Power Tools for Concrete ContractorsA guide to the key features and capabilities of power tools to match the type of decorative work you do most often
Your investment in a well-engineered power tool will be more than justified by productivity gains, reduced downtime, and a long tool service life. But to enjoy all these benefits, you need to select the tool and accessory most appropriate for the job at hand.
Here's an overview of some of the power tools for various types of concrete work, including their key features, capabilities, and applications. We also give you tips for getting the best performance from your power tools, factors to consider before making a tool purchase, and measures to take for safe operation.
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TIPS FOR MATCHING THE POWER TOOL TO THE JOB
You'll get the most bang for your buck if you match the power tool to the type of work you do most often. The product experts at Bosch say you should consider the following factors before making your selection:
- What is the hardness of the concrete you will be working with? This will help you decide the power requirements you'll need.
- What tasks do you perform most often? Both chipping and drilling, or just chipping? A dedicated demolition hammer packs more punch if you're primarily doing the latter. If you want a tool that can do both tasks, go with a combination hammer.
- For drilling or coring functions, determine how large a hole you typically drill. Then look at the tool's maximum capacities and optimal ranges.
- What accessories are available? And how easy are they to switch? You'll get the most versatility from a tool that has a broad range of easily interchangeable accessories.
- How much freedom of movement do you need on the jobsite? Go with a cordless tool if you're always on the move or plan to work from elevated platforms.
Power Tools - Tips For Peak Performance
- Before each use, warm up the tool briefly (about 15 seconds to 2 minutes, depending on air temperature).
- A new tool generally requires a break-in period of up to 5 hours of operation before it can achieve full performance.
- Only use sharp, undamaged accessories. The cost to maintain or replace accessories is more than offset by the time ve.
- Establish and follow a regular maintenance program.
- Regularly clean the tool's air vents with compressed air.
- Only use accessories recommended for your specific power tool model.
- For the best penetration rates in concrete, apply steady pressure while operating the tool, but do not use excessive force.
- Don't use dull or damaged bits because they have a greater tendency to bind in the concrete.
- Higher speeds and impact force work best for faster penetration when drilling or chiseling in hard concrete. Slower speeds work best to reduce breakout when bits exit the material being drilled.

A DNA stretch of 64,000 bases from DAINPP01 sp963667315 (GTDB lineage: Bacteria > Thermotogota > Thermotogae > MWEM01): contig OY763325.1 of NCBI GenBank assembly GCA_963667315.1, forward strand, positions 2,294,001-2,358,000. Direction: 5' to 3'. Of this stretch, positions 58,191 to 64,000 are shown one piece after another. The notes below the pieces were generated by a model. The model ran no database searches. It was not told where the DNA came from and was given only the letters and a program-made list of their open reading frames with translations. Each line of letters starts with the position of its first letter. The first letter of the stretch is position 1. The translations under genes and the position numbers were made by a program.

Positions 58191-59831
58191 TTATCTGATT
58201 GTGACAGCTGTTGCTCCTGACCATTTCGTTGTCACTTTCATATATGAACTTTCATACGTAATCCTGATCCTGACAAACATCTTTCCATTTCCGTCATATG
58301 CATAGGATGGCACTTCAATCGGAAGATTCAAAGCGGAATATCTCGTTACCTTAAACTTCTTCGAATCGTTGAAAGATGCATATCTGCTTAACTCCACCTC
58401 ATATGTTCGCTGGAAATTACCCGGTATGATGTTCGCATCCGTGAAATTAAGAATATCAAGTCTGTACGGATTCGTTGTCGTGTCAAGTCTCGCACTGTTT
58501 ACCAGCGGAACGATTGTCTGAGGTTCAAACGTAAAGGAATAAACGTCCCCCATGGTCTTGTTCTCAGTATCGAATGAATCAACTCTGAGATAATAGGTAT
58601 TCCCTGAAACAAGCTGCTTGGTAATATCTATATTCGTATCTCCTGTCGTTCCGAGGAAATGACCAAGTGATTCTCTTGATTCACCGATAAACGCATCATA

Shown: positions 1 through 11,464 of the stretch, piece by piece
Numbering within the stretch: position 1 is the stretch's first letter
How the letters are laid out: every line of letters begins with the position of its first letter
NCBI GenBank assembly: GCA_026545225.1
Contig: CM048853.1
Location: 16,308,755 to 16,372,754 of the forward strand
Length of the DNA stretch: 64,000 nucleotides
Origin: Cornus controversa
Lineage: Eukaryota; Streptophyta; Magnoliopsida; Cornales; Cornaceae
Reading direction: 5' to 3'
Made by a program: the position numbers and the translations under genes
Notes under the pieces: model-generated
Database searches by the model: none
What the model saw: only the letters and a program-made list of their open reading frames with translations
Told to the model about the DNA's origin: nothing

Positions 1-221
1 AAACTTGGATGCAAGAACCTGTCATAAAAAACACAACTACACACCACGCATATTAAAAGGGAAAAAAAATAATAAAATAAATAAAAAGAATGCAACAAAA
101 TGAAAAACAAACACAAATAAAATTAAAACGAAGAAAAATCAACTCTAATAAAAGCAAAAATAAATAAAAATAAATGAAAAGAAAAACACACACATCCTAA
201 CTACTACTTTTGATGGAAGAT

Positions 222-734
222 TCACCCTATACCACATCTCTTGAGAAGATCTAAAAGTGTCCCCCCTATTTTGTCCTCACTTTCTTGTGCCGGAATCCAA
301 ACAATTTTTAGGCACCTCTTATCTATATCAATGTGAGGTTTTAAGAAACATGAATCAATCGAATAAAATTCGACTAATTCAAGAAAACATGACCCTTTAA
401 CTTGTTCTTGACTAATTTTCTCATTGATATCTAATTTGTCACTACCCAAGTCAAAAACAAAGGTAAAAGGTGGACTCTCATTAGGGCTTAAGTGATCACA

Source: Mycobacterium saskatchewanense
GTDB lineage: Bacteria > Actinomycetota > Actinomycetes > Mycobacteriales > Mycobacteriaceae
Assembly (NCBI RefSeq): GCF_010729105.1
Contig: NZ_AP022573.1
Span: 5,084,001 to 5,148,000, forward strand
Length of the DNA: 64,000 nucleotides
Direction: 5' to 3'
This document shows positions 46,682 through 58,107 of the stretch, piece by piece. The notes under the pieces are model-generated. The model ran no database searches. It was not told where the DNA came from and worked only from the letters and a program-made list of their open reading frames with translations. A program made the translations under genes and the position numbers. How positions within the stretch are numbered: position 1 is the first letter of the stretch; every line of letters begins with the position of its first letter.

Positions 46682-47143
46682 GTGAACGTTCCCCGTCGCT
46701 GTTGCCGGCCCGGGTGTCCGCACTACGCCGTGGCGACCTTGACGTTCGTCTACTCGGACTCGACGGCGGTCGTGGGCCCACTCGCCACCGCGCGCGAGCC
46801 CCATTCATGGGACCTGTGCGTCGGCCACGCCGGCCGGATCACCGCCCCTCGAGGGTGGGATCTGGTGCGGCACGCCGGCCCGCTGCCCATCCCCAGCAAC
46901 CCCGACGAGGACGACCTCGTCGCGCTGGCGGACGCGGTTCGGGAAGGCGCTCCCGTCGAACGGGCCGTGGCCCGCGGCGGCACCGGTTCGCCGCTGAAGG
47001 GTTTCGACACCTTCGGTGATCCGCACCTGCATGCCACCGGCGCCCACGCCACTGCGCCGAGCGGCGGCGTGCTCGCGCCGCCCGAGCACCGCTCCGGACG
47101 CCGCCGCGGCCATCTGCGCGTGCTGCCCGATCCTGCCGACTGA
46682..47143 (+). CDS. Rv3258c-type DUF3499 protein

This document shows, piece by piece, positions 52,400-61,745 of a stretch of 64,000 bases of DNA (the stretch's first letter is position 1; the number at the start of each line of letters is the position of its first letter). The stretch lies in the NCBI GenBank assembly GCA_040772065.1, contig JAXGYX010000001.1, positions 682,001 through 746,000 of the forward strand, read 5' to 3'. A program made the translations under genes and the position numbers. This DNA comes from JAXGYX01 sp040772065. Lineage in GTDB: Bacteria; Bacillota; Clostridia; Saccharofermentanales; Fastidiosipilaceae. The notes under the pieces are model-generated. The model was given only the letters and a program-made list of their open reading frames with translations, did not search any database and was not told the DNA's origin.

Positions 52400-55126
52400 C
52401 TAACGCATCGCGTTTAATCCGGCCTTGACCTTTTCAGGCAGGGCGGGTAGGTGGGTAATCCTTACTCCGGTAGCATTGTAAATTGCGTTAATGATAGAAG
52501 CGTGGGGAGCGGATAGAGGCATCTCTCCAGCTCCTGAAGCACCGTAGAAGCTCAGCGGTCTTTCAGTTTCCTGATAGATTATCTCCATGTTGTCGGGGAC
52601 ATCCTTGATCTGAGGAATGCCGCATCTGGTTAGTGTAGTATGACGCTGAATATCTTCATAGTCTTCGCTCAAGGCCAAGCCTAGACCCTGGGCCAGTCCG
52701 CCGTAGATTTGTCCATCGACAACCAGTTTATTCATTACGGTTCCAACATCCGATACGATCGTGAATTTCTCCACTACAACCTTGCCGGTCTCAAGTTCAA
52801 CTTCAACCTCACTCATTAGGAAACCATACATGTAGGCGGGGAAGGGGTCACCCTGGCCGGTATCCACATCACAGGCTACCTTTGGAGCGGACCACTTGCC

- Don't use a surface grinding wheel larger than the maximum size recommended for your tool. (The guard for the grinder is limited to the rated size of the tool, so using a larger wheel can also lead to injury.)
- Allow the grinder to reach full speed before applying it to the concrete surface.
POWER TOOL SAFETY CONSIDERATIONS
Power tools pack a lot of muscle to penetrate through concrete. No doubt, you've heard many of these rules before, but they're worth repeating:
- Tool accessories can get hot during use. Avoid contact with skin, and wear gloves or use a cloth to remove them.
- Wear hearing protection when using the tool for long stretches of time.
- Always wear safety goggles or other eye protection to keep any flying concrete fragments or dust from your eyes.
- Wear a dust mask or respirator when involved in grinding or demolition work that generates airborne dust or debris.
- When operating hammer drills or demolition hammers, wear cushioned gloves to reduce vibration. Also take frequent breaks to limit exposure.
- Don't expose power tools to rain or wet conditions. Water entering the tool can cause electric shock.
- Never attempt to operate hammer drills, demolition hammers, or grinders with one hand. Always hold both handles for maximum control.
- Before using a concrete grinder, inspect the grinding wheel for chips, cracks, or missing segments. Replace damaged or worn wheels immediately, and always operate the grinder with the guard in place.
Power Tool Hazards During Concrete Removal
By their very nature, power tools are potentially more hazardous in general than hand tools. Power sources such as compressed air, electricity, and gasoline further exacerbate the safety hazards brought about through careless handling or incorrect usage.
- Pneumatic power tools:
- The biggest safety concern with these is their air hoses, which can be either punctured or cut, or damaged by heat and chemicals. Any of these things can cause a hazard if the result is an uncontrolled whipping of the air hose. To avoid injury from free-flying hammer bits, make sure the bit is properly secured in the tool and avoid squeezing the trigger until the tool is in the work.
- Electric power tools:
- These must be properly grounded or double-insulated to prevent electrocution. Be sure to inspect the cord for fraying, cracks, and other damage before use, and avoid using an electric tool while standing on a wet surface.
- Gasoline power tools:
- One of the biggest hazards involved with these tools is the explosive nature of the fuel used to power them. Gasoline spilled on hot engine surfaces and the accumulation of vapors and fumes can cause explosive conditions. Refuel in a cooled engine where there is adequate ventilation, and away from sparks, flames and other heat sources.